Thursday, May 26, 2016
Eyes that Don't See: Irony in the PCUSA
Sometimes, success can be measured by failure.
This time, success can be found by considering an article exploring the membership free-fall afflicting America's largest Presbyterian denomination, the Presbyterian Church USA (PCUSA). Just in the past four years, 463 local congregations have disassociated themselves from the PCUSA, representing a loss of about 21% of its membership.
Considering the fact that many Presbyterian churches are long-time, prominent fixtures in their communities, troubles in the PCUSA often become fodder for the secular media, not just chatty church-goers. Many of the disassociating congregations have been forced to endure a rigorous, expensive legal process to salvage their buildings and property from the clutches of the increasingly desperate denomination. It has not been pretty.
Why are so many congregations leaving their venerable denomination? It's a mixture of things, starting with many Presbyterians becoming weary and resentful over the PCUSA's ownership claims on buildings and property local congregants have funded, often over decades and through generations. And considering how valuable some of these church buildings are - Highland Park Presbyterian's exquisite campus in Dallas, for example, is worth an estimated $70 million - that represents a lot of money parishioners have invested in their local churches, often under an assumption that control over the facility rests with the congregation, not the denomination.
More importantly, however, has been the PCUSA's official stance on a variety of controversial social, moral, and religious issues - a stance that has been trending liberal for decades now. Advocates of change within the denomination like to preach inclusivity and charity, while traditionalists try to champion scripture, not culture, as the barometer by which Presbyterianism should be run. Intra-church wars have been waged over female pastors, gay elders, and gay marriage, with the denomination officially adopting liberal positions on each issue.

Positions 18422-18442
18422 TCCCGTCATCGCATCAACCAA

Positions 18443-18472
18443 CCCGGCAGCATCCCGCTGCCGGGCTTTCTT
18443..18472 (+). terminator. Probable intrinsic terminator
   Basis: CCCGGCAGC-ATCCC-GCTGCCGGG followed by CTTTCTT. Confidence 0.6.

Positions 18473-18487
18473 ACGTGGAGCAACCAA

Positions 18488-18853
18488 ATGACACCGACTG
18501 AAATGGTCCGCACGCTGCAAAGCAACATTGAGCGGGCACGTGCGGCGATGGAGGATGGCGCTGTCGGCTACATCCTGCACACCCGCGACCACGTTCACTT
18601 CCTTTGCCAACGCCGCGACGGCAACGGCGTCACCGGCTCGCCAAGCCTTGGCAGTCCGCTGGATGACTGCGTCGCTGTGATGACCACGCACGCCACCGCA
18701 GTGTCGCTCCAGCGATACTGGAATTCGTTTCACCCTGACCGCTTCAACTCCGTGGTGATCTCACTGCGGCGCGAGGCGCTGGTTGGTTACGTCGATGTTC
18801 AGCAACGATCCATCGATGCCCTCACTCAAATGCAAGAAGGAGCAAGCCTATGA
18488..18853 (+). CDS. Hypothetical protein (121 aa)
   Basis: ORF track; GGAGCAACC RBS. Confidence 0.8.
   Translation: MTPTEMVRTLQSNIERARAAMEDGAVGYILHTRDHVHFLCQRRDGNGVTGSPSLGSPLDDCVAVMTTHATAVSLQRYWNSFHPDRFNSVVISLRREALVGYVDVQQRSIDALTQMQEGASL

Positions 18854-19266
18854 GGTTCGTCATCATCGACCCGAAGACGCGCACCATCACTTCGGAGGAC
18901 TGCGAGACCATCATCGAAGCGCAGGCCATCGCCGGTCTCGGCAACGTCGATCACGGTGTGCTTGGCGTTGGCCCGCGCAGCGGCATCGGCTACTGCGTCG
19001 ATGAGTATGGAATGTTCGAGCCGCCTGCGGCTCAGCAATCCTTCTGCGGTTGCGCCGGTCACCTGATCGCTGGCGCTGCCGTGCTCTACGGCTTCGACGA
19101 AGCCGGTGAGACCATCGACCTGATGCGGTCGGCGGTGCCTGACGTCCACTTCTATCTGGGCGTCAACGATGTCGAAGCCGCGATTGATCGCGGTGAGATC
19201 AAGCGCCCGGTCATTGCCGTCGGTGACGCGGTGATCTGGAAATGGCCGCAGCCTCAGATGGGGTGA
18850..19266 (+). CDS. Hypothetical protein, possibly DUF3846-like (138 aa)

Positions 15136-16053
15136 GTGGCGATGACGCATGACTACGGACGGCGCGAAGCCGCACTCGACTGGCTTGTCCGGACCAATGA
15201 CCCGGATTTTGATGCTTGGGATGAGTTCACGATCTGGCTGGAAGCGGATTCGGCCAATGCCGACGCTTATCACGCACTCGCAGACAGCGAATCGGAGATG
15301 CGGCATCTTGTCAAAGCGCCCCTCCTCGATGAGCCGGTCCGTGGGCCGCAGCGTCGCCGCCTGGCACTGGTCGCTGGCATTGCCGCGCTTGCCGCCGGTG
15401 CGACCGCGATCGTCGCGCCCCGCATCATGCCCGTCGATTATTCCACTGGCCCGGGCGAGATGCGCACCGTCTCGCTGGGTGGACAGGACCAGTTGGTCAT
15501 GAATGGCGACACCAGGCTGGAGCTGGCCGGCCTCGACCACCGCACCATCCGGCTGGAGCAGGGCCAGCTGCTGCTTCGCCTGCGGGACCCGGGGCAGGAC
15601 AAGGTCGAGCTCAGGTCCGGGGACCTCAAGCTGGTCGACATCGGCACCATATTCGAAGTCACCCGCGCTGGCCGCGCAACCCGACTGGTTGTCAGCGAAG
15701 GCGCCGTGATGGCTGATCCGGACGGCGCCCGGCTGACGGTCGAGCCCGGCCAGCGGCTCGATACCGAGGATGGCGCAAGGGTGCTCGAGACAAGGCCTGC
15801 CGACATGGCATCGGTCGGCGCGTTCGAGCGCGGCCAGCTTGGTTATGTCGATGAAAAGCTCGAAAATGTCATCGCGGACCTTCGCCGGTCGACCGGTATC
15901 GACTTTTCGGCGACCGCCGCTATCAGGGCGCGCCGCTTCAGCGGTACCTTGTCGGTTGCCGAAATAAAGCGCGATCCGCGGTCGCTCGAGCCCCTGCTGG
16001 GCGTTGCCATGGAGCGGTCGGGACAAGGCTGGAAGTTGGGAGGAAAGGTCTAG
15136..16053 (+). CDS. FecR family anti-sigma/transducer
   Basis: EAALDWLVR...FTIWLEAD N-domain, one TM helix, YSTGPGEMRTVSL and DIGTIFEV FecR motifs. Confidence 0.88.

In a way, the PCUSA's distress resembles a microcosm of what has gone on in Amercian society as a whole. But it hasn't worked out well for either the denomination, or our country.
You see, the broader conflict within the PCUSA is far more tragic than property rights and women pastors. Increasingly, it stems from the willingness of many Presbyterians to diminish the role of scripture, the authority of God, and the historic interpretation of Christian doctrine when it comes to crafting a theological template to evaluate controversial issues.
In other words, just as relativism has become a popular byword in our culture at large, liberal Presbyterians have enthusiastically shunned the traditional metrics by which Christians have traditionally made decisions. This means that controversies such as gay marriage have nothing but nuanced opinion or moralist emotions upon which church practices are now anchored. Meanwhile, the relevance of the "house built on sand" in Christ's (formerly, apparently) famous parable gets marginalized for the sake of trendy intellectualized theology.